Accreditation Process Description


Accreditation is a peer-review process that involves submission of paperwork in advance (a pre-packet) of an on-site survey by a trained accreditation assessor. All programs are required to be re-A young girl is leaning her left arm on a Great Dane who is only slightly shorter than her. In her other hand she is holding a crutch. accredited every five (5) years in order to maintain their ADI accredited membership status.

ADI’s accreditation process starts in the late summer or fall prior to the year a Member or Candidate program is due for accreditation. The ADI Accreditation Coordinator will email programs to confirm the program is prepared to go through the accreditation process the following year. This email will also include the most recent accreditation documents. If a Candidate program wants to go through the accreditation process prior to the five (5) year deadline of candidacy, they must wait until they have been a Candidate program for at least two (2) years and have placed at least 10 dogs. If the Candidate program meets these requirements, the program needs to contact Accreditation Coordinator to initiate the accreditation process. To do this please email the Accreditation Coordinator at [email protected].

Once ADI confirms that the program will be seeking accreditation the following year, the Accreditation Coordinator will set-up a phone meeting with the program to discuss the accreditation. This is typically done in the fall.

Programs are encouraged to begin compiling documents to show compliance with ADI Standards after their phone meeting with the Accreditation Coordinator. The Accreditation Manual and the Compliance Guidance Notes documents assist programs in compiling the information. These two documents complement each other by outlining the requirements to meet ADI Standards (the Accreditation Manual) and explaining how a program may show compliance for the requirement and what an assessor may request to see for compliance (the Compliance Guidance Notes). The assistance dog industry is always evolving, so ADI may update the Accreditation Manual and Compliance Guidance Notes on an annual basis. New versions of these documents will be available by the end of November each year (and take effect January 1 of the following year). Programs must use the most recent version of these documents for the program’s survey that year. This means programs can begin to compile the required documentation in the fall prior to the program’s accreditation year, but the final documents the program would use for the accreditation process are not available until the end of November in the year leading up to their accreditation year.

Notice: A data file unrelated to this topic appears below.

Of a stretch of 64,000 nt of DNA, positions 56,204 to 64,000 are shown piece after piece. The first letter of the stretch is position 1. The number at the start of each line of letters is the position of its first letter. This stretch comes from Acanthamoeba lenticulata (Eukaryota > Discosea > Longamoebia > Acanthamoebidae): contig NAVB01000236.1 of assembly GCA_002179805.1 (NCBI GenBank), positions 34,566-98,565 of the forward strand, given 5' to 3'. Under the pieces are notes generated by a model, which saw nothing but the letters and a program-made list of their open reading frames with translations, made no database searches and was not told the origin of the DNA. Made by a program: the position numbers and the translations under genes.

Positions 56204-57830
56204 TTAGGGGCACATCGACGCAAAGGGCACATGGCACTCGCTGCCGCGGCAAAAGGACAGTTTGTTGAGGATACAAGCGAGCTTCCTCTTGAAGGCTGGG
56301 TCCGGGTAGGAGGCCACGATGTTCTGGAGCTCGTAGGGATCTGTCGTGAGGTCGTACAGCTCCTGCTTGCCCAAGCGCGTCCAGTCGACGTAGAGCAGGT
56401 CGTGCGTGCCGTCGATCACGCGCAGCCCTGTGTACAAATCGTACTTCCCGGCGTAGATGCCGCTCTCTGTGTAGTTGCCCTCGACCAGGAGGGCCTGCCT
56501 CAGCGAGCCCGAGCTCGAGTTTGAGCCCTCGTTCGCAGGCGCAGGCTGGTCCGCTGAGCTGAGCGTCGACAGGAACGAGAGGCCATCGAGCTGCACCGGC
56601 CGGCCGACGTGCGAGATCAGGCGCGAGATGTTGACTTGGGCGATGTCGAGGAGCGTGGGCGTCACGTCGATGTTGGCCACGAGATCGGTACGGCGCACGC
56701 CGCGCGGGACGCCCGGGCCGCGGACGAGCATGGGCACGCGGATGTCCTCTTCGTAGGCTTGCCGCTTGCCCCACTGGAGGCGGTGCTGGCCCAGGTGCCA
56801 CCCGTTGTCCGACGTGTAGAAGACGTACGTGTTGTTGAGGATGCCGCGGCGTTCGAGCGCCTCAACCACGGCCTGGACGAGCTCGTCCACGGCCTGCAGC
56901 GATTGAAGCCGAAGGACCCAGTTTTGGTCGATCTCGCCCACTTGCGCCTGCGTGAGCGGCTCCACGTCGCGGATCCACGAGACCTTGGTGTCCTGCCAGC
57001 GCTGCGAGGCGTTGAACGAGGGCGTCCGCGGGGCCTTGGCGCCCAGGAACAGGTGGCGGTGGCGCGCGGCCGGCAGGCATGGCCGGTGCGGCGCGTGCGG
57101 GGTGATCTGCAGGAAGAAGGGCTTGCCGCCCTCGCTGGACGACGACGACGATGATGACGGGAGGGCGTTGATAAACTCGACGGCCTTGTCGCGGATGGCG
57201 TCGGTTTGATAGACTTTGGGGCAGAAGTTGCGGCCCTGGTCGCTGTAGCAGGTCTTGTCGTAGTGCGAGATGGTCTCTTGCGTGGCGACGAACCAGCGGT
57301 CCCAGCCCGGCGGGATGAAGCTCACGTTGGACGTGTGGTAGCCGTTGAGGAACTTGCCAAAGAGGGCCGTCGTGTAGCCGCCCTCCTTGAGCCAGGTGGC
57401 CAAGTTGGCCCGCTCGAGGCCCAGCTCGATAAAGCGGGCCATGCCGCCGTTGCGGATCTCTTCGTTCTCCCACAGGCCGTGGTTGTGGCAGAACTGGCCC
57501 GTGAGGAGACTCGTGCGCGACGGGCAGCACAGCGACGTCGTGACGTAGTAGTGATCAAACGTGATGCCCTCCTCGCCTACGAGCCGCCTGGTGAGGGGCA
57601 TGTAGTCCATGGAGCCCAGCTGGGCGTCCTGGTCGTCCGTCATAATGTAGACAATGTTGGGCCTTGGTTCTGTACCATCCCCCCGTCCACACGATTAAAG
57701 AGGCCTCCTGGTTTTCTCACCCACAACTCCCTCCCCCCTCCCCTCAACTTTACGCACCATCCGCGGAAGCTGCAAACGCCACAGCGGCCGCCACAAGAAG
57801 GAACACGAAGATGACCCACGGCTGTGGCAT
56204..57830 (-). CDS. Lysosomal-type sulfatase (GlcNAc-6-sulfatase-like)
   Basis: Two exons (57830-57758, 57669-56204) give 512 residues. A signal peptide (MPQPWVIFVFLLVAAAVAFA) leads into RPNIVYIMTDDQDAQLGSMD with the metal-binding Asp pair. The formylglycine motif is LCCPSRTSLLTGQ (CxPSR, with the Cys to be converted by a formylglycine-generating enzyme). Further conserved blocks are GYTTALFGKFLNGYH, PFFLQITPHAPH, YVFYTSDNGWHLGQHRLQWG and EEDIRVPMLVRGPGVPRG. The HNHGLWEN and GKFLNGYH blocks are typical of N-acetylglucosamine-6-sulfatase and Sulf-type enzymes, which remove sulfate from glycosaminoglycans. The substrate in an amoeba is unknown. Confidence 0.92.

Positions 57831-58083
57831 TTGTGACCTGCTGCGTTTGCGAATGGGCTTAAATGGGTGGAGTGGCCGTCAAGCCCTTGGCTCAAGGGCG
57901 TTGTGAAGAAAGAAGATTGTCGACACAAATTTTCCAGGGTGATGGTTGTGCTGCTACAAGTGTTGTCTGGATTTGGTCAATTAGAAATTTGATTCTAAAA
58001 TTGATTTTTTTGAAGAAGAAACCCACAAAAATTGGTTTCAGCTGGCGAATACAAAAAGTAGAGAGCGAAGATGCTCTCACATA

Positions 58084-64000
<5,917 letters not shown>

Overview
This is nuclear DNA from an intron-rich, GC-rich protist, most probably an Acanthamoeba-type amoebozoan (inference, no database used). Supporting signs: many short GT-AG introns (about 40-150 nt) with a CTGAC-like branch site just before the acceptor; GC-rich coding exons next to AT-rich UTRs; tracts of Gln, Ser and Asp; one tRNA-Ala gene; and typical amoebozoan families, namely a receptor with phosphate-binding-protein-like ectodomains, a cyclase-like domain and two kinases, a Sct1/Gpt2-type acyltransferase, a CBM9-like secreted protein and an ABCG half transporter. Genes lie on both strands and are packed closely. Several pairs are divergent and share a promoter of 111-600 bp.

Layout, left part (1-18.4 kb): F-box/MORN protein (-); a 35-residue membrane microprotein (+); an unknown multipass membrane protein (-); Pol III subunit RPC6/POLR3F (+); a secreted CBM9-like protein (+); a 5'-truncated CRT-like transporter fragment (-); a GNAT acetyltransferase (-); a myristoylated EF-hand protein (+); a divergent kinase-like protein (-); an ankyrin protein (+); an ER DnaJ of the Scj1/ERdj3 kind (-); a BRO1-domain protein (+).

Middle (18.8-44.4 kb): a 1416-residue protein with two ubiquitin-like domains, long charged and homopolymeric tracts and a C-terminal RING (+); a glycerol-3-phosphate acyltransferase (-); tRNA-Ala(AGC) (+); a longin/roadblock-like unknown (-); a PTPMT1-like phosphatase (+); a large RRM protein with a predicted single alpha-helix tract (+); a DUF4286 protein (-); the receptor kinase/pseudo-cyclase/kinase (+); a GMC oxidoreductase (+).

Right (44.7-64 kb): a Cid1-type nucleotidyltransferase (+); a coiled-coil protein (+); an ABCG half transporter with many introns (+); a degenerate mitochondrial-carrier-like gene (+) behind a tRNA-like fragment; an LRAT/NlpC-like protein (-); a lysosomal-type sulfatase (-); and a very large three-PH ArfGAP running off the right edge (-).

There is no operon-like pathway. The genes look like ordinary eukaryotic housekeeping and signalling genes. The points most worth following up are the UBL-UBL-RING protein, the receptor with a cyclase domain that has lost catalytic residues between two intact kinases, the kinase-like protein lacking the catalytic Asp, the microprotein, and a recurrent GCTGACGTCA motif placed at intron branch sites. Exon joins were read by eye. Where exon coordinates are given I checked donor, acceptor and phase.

A yellow Labrador Retriever is pushing on automatic door button on the wall with its front right foot. It is wearing a red assistance dog vest.Member and Candidate programs are required to submit paperwork in advance (referred to as a pre-packet) of their accreditation on-site survey. This pre-packet is a digital DropBox folder of documents for any requirement in the Accreditation Manual marked “Paperwork in advance.” The pre-packet is typically due to the ADI Accreditation Coordinator in the late winter or early spring. The Accreditation Coordinator reviews the pre-packet. The Coordinator may require further documentation. Once the Coordinator is satisfied with the pre-packet, it is sent to the assigned Accreditation Assessor. The Assessor has 60 days to review the pre-packet and may request further documentation as well.

The assessor and the program coordinate the dates and agenda schedule of the on-site survey. The on-site survey is typically several days and includes interviews of staff, clients, applicants, volunteers, and Board members. The survey also includes review of paperwork and files, observation of clients and dog training, and inspection of the program’s facilities and kennels, if applicable. If a program raises 50% or more if its puppies in a prison system, the survey also includes a visit to one of the program’s prison locations.

Once an assessor returns from the program’s on-site survey, the assessor has 60 days to write-up his/her recommendation. The recommendation is reviewed by the Accreditation Review Committee, which meets monthly. The Accreditation Review Committee determines whether or not a program passes the accreditation.

The Accreditation Process Chart summarizes this process in a visual chart.

A black Labrador Retriever is tugging a piece of rope connected to a door handle in order to open the door.